Please note that the bells of Southwark Cathedral are currently being repaired and are not in the building.
To learn more about the removal of the bells and their restoration, you can stay updated with our blog.
The 13th BellThe bells of Southwark Cathedral are rung regularly for the major services, and for other special occasions and practices by the Southwark Cathedral Society of Bellringers. The Society is very enthusiastic, and membership is strong and on the increase. As well as other social activities, the Society enters the annual National 12-bell Striking Competition, and in 2006 reached the final of that contest.
The heaviest bell, or "Tenor", at Southwark is in the top ten of the heaviest change-ringing bells in existence. It weighs in at 48cwt - that's nearly two and a half tons. The weight of the bells, and the age of the installation (see below) make them fairly difficult to ring. However, the superb tone of the bells makes the effort very worthwhile, and Society members are justifiably proud of the bells.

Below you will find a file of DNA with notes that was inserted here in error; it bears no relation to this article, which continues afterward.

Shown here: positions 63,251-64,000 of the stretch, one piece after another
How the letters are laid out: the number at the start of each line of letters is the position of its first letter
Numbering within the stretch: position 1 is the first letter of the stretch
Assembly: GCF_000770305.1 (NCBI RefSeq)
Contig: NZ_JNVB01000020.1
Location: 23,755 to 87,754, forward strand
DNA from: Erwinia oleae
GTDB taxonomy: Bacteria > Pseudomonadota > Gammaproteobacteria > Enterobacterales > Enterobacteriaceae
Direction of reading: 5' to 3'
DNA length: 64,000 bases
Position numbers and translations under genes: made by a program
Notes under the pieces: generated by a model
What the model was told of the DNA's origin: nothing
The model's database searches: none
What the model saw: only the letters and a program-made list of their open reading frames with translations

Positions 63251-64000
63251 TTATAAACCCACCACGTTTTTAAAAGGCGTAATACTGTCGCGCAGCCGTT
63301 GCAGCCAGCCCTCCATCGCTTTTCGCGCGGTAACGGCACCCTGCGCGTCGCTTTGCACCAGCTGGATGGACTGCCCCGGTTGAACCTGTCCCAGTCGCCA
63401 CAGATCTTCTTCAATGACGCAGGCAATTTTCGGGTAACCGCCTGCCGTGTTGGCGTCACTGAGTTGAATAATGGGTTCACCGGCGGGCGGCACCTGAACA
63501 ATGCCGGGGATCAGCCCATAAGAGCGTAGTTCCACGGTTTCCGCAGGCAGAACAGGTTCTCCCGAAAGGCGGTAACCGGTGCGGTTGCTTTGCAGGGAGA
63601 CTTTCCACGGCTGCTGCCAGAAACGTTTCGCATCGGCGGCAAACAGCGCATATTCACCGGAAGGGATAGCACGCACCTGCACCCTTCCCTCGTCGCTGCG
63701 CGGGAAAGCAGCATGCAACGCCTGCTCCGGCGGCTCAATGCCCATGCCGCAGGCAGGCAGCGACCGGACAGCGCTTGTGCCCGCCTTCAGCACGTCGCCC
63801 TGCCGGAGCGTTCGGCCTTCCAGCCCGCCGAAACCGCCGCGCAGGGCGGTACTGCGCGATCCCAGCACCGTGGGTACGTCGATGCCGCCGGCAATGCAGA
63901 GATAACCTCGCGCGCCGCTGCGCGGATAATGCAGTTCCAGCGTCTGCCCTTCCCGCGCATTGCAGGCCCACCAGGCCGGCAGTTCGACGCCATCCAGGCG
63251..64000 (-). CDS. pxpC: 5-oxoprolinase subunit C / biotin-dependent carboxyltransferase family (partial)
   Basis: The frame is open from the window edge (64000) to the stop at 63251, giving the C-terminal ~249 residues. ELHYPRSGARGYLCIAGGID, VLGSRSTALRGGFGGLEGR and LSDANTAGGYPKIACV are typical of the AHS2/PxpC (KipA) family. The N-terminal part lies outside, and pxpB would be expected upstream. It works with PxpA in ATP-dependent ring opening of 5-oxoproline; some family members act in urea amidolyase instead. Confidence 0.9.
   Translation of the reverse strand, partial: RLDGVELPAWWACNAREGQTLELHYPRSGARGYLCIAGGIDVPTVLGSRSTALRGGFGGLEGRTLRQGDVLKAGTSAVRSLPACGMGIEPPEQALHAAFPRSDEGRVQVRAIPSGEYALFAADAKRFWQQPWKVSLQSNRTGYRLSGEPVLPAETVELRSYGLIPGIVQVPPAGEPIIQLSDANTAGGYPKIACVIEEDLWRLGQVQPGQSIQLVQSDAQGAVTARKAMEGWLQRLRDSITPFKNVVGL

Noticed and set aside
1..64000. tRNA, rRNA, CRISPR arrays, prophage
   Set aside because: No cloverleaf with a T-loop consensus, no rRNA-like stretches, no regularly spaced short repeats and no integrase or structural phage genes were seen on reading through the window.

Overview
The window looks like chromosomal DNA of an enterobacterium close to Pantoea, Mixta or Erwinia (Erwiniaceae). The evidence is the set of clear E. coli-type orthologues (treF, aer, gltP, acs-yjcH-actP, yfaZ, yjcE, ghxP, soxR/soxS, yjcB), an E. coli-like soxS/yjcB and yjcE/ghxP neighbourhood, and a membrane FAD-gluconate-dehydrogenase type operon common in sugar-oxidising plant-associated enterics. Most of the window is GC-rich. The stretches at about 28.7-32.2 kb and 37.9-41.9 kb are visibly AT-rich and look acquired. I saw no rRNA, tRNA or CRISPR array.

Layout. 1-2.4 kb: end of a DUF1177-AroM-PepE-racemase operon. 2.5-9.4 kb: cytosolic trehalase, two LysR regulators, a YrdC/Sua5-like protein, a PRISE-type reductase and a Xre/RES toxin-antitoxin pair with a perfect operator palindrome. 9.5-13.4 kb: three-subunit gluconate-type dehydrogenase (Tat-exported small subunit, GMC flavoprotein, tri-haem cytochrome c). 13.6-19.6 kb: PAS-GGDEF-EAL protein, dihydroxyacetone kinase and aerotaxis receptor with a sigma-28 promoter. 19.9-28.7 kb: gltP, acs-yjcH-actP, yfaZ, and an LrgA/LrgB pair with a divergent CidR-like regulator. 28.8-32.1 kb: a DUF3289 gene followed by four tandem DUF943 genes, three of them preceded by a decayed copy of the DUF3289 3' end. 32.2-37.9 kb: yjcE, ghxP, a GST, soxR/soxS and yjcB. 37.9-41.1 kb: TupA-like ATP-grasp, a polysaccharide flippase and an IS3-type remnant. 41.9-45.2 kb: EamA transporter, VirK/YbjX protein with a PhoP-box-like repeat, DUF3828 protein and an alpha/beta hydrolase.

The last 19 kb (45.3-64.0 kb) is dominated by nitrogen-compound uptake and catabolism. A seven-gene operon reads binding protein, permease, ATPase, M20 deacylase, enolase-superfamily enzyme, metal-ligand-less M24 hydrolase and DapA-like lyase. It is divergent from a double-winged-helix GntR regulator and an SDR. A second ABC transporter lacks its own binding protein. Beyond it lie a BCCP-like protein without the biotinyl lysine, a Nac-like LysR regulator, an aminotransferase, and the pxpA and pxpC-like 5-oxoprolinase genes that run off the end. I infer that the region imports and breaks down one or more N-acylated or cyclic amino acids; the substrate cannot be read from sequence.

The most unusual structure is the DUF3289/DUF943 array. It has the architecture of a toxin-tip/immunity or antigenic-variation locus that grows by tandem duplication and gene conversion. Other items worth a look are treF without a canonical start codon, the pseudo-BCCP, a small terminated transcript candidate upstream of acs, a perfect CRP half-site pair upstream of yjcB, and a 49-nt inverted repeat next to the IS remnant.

Although there are records of bells in the Cathedral from the early 1400s, the present ring of 12 bells dates from 1735. They were one of the earliest complete sets of 12 bells to be commissioned. The massive wooden frame which holds the bells dates from the same time. The English style of change-ringing for which the bells are designed, was itself only around one hundred years old at that time. Ringing on such high numbers of bells was a new phenomenon. The bells of Southwark Cathedral were involved in some of the most advanced ringing then, and have continued to be so ever since.
A thirteenth bell was added in 2005 to enable a lighter ring of eight bells to be rung.
Visiting ringers are welcomed on practice nights and for Sunday morning ringing.